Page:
HTML and CSS Reference
In-Depth Information
ers require multiple points plotted out on a Cartesian graph. Each shape accepts attributes
for fill, stroke colors/width, and even gradients. Table7.2 offers an overview on how to use
these tags.
Table 7.2. Shapes you can create with SVG and corresponding examples
Formatting example
<rect x="5" y="20" width="80" height="20" fill="#c00" />
<circle cx="130" cy="43" r="20" fill="black" stroke="#aaa" stroke-width="5" />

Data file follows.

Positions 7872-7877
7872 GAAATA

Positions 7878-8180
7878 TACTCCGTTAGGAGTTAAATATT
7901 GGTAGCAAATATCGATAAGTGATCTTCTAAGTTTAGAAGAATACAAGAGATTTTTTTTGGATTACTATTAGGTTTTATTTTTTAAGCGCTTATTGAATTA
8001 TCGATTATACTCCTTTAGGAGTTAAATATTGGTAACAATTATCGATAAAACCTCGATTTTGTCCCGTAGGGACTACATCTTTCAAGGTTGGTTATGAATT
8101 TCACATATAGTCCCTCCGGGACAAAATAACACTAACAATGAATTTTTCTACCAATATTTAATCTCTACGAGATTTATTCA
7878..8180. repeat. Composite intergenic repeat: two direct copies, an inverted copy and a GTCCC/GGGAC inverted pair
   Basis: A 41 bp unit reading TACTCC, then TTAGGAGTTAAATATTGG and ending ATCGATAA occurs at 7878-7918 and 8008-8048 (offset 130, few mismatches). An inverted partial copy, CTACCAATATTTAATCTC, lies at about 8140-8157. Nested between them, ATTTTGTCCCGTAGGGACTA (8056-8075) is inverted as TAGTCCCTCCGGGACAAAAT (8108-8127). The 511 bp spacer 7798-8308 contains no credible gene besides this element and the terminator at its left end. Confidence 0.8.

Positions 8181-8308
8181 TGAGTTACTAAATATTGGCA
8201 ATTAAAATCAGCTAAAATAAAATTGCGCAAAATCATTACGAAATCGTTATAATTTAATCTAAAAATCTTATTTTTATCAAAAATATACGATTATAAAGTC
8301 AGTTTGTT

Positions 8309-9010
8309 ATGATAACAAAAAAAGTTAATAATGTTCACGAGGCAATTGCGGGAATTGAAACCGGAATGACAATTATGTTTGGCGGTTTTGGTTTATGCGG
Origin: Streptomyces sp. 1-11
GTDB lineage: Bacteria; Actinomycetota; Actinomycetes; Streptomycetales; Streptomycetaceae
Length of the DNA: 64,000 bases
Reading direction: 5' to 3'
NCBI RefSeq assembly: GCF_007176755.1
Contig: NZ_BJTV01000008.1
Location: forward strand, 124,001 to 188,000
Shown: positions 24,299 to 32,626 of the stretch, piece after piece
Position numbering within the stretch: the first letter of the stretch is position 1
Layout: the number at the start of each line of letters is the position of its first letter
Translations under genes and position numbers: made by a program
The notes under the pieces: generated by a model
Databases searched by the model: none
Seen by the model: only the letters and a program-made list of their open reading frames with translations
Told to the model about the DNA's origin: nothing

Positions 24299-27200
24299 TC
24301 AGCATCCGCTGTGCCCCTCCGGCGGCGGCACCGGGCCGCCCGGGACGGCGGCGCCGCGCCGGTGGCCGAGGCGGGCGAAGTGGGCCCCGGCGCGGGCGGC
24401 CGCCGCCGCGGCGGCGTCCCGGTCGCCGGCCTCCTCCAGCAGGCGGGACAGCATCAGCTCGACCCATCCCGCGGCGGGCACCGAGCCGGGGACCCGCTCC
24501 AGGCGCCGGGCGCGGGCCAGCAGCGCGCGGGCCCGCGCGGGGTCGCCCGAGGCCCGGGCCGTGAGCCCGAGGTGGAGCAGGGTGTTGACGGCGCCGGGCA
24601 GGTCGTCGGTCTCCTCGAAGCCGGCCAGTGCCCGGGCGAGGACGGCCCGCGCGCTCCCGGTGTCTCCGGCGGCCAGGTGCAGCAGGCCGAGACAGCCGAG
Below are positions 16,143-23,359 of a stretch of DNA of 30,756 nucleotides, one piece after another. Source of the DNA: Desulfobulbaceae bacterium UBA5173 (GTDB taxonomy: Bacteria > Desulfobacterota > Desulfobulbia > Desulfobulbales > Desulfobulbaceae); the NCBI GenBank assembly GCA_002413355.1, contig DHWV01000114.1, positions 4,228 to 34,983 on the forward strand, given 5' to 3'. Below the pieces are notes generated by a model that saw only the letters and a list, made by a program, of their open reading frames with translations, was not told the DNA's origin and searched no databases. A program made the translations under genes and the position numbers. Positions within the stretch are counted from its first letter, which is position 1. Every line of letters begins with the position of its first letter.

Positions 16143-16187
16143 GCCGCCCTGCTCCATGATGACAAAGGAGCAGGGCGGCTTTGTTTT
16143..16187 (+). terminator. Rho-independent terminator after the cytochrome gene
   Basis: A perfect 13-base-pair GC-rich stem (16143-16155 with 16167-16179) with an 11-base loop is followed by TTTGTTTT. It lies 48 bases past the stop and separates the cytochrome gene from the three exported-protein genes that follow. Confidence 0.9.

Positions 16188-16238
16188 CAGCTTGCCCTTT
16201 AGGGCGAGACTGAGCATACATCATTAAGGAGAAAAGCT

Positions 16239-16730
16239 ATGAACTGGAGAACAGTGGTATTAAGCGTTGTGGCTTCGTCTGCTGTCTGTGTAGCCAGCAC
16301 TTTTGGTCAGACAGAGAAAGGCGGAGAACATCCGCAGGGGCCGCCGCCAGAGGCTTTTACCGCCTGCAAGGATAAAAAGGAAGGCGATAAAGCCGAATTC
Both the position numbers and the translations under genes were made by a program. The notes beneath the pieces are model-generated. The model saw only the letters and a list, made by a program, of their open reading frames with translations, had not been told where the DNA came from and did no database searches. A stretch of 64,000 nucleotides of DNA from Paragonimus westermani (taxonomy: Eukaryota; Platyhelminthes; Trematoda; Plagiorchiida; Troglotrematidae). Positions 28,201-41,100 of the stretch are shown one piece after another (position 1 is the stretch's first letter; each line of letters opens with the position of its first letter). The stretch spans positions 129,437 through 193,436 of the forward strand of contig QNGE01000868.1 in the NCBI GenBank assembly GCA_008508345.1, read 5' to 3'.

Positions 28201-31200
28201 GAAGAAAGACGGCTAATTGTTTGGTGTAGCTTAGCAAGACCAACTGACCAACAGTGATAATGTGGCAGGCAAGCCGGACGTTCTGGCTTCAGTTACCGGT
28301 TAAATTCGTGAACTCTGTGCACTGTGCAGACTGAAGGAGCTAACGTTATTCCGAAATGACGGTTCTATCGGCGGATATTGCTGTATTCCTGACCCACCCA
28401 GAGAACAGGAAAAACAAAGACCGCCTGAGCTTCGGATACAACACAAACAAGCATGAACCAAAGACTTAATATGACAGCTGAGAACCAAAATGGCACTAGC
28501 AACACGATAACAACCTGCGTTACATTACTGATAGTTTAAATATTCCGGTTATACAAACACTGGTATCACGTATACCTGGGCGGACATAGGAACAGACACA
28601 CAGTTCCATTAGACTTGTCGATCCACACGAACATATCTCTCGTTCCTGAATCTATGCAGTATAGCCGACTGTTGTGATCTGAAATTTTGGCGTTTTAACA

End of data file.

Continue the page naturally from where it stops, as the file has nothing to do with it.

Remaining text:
<ellipse cx="45" cy="130" rx="40" ry="20" fill="#00f" />
<line x1="110" x2="160" y1="110" y2="150" fill="#000" />
<polyline points="5 200 20 220 30 230 40 210 50 240 60 200 80 210 90 190 60 300 5 200"
fill="transparent" stroke="orange" stroke-width="5" />
<polygon points="110 200 110 240 130 280 150 240 150 200" stroke="#0f0" fill="#000" stroke-
width="5" />
You can combine XML tags from table 7.2 into a group as follows: <g>content</g> .
Think of groups as <div> s for storing complex shape creations. You can easily target
groups with JavaScript and CSS selectors instead of individually selecting every element
inside. Create your first group and a gradient by integrating the following listing inside
your <svg> tag.
Search WWH ::

Custom Search